Concord preschool possibly one of several recent embezzlement victims
The former treasurer of a Concord preschool has been accused of stealing more than $4,600 from the school and doctoring monthly records to conceal the theft in the latest in a string of local embezzlement cases.
Jennifer Hawkins, 41, of Chichester was arrested last month on a warrant and charged with stealing $4,663 from the East Concord Cooperative Preschool between December 2008 and July 2011, when she worked as a parent-volunteer. She used the money to pay off a credit card, according to criminal complaints.
Lt. Timothy O’Malley of the Concord police said Hawkins turned herself in Feb. 19 and was released on $10,000 personal recognizance bail. She is scheduled for arraignment April 7 on charges of theft and records tampering.
According to the complaints, Hawkins used the stolen cash to make 19 payments to her Visa card. She also altered eight monthly treasury reports between 2010 and 2011, the complaints state.
Michelle Clarner, the school’s director, said a bookkeeper discovered the theft last summer. She said the school, which employs two teachers and can enroll up to 18 students, is struggling to stay afloat in the aftermath.
“We’re a very small program,” Clarney said. “We don’t buy extra supplies unless we absolutely need them. We’re just trying to stay alive because it is an excellent program for the children.”
A phone number listed for Hawkins is no longer in service.
Hawkins’s embezzlement charges are among several to surface recently in the capital region. A former treasurer of the Merrimack Valley Youth Baseball and Softball League pleaded guilty last week to stealing more than $16,000 from the organization. A former president of Concord Northeast Baseball and Softball League admitted two weeks earlier that he took $4,300. A former Dunbarton selectman was indicted in December for stealing more than $15,000 from the town’s historical society, when he was its treasurer. And last week the Pembroke police announced they were investigating the theft of more than $1,000 from a local youth football and cheer program.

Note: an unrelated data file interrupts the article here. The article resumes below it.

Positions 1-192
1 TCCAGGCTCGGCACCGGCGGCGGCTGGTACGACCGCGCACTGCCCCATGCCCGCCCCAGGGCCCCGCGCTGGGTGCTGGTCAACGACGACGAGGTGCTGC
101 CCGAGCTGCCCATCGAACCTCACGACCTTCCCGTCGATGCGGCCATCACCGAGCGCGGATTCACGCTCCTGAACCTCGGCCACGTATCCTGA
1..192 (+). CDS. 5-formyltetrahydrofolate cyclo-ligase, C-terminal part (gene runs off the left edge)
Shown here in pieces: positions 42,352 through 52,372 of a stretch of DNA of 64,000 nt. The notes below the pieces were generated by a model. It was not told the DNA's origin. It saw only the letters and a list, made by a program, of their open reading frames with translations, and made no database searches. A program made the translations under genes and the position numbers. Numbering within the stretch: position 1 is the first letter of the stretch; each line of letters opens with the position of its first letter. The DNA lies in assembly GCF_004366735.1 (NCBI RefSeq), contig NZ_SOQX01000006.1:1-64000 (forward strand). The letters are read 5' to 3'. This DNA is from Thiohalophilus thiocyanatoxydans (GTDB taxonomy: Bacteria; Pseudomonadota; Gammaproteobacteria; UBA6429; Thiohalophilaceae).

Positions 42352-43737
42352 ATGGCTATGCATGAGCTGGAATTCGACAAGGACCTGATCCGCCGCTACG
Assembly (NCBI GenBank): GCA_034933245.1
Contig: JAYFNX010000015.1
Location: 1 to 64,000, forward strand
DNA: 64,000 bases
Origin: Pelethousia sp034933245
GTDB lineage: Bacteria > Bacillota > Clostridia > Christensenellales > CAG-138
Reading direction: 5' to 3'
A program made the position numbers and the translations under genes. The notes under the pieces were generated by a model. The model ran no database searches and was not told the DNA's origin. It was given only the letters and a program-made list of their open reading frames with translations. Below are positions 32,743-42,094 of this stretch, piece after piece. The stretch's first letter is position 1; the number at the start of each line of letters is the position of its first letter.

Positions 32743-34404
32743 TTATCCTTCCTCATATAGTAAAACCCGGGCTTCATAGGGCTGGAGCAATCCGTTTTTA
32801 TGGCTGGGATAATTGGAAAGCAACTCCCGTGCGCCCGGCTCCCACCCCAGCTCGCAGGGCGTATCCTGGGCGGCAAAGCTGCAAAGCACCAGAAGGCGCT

“It’s a sad commentary that we can’t trust the people who we once thought we could,” said Senior Assistant Attorney General James Boffetti, who heads the state’s Consumer Protection and Antitrust Bureau.
Boffetti could not say whether the thefts spoke to a larger trend, but he acknowledged that small volunteer-based organizations often lack the checks and balances to properly safeguard themselves. He suggested that officials consider requiring two signatures on group-issued checks instead of one, and that they more readily monitor bank transactions.
“No one should have free reign,” Boffetti said.
But Eric Crane, the president of Merrimack Valley Youth Baseball and Softball, said groups such as his depend on at least some degree of trust, and are therefore vulnerable regardless of the accountability in place.
“If they want it badly enough, they’ll find a way to take it,” he said.
Crane, who works as a Concord police officer, said the thefts in his league surfaced last year when he and a former treasurer noticed some bills were being paid late. The police later learned that then-treasurer Michelle Toupin had withdrawn $15,531 from the league account in 125 separate transactions in a six-month period. A prosecutor said last week that she cut herself checks and used the league debit card for personal use.
Crane said the league has since ratcheted up its internal security. He now has full access to the account and plans to check it regularly.
But such reform carries its own concerns, Crane said. The more people who have access to accounts, the more susceptible they become. So in the end, Crane said, there has to be some degree of faith.
“You can’t point your finger at everyone and say, ‘I don’t trust you,’ ” he said. “You have to put that trust out there.”
(Jeremy Blackman can be reached at 369-3319, firstname.lastname@example.org or on Twitter @JBlackmanCM.)